OCTOBER 23, 2013
Surprise, surprise a new government study makes a powerful case for a fraud-infested welfare program that’s already fleeced American taxpayers out of millions to make low-income houses energy efficient.
This can only mean the Obama administration plans to continue funding and promoting the scandal-plagued weatherization program which has proven to be a huge boondoggle infested with fraud and corruption. The money— a total of $5 billion from the disastrous stimulus—is distributed by the Department of Energy (DOE) to charities and community groups that have stolen the cash or used it illegally.
The idea is to make the homes of poor folks more efficient by offering them free insulation, sealing and even new central heating and cooling systems compliments of Uncle Sam. Instead there have been serious problems in the workmanship of more than half of the weatherization jobs in some states and a chunk of the money has been illegally spent by community group employees in other states to buy personal items. In one instance the husband of a charity employee got $10,000 worth of U.S. taxpayer-financed work on his house even though it didn’t qualify.
Nevertheless, the Obama administration shamelessly continues promoting and funding the hapless endeavor nationwide. In fact, Vice President Joe Biden has advertised it as an example of success in stimulus spending even though a federal audit exposed serious corruption problems in the weatherization program in his home state of Delaware. The state had received $13.7 million for weatherization projects when the scathing probe found “gross mismanagement” and fraudulent activity that includes contractors getting paid for work that was never done.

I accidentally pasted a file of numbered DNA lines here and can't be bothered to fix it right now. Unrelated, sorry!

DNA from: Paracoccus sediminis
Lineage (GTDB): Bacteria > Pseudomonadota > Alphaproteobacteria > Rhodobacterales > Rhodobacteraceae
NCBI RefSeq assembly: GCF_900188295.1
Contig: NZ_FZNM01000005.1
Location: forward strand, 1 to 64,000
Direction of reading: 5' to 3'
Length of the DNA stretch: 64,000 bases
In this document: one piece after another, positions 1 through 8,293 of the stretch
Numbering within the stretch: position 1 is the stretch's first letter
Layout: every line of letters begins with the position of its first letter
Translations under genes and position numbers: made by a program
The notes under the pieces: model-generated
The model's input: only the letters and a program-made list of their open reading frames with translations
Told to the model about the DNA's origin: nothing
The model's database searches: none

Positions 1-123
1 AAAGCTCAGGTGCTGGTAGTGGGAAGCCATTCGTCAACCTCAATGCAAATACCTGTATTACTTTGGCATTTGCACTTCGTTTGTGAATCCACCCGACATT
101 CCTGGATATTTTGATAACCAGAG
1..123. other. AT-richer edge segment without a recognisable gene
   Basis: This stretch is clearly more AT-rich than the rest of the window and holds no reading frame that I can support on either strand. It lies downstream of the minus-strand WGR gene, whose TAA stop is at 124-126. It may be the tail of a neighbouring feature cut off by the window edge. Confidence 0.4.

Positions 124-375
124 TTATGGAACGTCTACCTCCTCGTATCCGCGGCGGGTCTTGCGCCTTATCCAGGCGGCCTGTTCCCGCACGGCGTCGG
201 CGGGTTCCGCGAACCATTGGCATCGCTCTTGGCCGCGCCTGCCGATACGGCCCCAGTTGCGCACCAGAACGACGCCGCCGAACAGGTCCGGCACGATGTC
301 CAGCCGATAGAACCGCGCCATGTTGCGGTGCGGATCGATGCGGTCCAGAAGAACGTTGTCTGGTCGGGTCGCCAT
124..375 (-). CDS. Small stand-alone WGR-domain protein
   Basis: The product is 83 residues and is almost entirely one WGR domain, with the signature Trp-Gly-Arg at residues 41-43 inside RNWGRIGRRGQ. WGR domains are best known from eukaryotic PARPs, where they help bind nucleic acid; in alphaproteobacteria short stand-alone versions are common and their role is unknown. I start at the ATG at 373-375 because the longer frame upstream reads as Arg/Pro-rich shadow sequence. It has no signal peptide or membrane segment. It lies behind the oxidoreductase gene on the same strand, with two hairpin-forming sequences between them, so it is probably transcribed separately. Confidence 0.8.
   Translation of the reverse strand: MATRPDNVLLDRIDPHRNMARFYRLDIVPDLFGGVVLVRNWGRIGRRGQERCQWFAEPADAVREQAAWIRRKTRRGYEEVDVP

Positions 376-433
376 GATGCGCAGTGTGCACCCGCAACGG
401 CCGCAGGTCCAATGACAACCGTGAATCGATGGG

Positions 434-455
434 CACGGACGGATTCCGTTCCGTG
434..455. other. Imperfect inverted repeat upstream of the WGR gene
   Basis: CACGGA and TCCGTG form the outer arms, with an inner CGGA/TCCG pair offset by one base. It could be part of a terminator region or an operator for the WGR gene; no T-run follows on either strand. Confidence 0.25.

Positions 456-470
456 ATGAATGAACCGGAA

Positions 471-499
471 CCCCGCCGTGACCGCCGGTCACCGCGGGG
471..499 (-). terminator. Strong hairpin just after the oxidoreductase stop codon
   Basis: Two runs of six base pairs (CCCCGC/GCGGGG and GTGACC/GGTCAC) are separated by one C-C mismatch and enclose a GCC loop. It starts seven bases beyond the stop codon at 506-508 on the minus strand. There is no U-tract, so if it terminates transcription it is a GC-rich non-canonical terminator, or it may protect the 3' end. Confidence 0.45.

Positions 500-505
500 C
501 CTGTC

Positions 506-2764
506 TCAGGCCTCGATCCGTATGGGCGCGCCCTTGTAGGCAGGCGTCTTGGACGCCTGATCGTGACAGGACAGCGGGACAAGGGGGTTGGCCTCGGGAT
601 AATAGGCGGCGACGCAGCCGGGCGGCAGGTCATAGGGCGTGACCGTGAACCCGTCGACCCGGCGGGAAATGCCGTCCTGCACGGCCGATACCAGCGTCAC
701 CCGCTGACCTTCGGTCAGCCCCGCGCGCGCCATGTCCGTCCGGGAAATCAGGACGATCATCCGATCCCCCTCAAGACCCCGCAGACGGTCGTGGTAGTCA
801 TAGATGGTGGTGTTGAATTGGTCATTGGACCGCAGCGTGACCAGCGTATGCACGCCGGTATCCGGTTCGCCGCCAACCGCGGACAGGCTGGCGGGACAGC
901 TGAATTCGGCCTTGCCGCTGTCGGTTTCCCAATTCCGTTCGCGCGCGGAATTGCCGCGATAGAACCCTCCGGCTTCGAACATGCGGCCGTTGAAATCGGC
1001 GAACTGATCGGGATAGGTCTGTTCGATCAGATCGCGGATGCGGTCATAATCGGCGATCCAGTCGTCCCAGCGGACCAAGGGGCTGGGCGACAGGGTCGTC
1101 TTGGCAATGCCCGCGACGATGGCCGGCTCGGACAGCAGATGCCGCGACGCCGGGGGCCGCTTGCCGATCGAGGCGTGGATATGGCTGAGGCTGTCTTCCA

Now, as if to counter the documented problems in the government’s costly weatherization enterprise, a new taxpayer-funded study outlines all the wonderful things about the program. For instance, as a nation we could consume much less energy and save an astounding $33 billion a year. A group of topnotch scientists conducted the research, which was funded by the DOE and the Department of Housing and Urban Development (HUD).
Accessing the entire study costs $35.95, but highlights are available for free from a government website announcing the findings. The nutshell version is that the paper, which includes a lot of technical scientific terms, makes a strong argument for weatherization especially as winter approaches. However, this is an area that still requires “more research” to figure out the most effective ways to weatherize, according to the government-funded scientists who conducted this particular study.
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